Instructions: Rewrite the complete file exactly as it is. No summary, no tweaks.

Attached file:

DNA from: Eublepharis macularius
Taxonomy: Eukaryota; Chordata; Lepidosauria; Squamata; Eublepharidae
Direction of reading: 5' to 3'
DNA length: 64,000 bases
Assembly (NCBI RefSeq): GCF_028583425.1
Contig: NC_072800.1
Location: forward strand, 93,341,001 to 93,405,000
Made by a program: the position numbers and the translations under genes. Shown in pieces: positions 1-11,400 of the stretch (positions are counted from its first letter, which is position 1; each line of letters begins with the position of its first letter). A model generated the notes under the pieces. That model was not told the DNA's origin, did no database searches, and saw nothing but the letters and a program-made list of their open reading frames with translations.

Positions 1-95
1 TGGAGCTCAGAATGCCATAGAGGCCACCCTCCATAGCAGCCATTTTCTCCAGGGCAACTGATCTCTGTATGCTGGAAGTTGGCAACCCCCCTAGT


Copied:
DNA from: Eublepharis macularius
Taxonomy: Eukaryota; Chordata; Lepidosauria; Squamata; Eublepharidae
Direction of reading: 5' to 3'
DNA length: 64,000 bases
Assembly (NCBI RefSeq): GCF_028583425.1
Contig: NC_072800.1
Location: forward strand, 93,341,001 to 93,405,000
Made by a program: the position numbers and the translations under genes. Shown in pieces: positions 1-11,400 of the stretch (positions are counted from its first letter, which is position 1; each line of letters begins with the position of its first letter). A model generated the notes under the pieces. That model was not told the DNA's origin, did no database searches, and saw nothing but the letters and a program-made list of their open reading frames with translations.

Positions 1-95
1 TGGAGCTCAGAATGCCATAGAGGCCACCCTCCATAGCAGCCATTTTCTCCAGGGCAACTGATCTCTGTATGCTGGAAGTTGGCAACCCCCCTAGT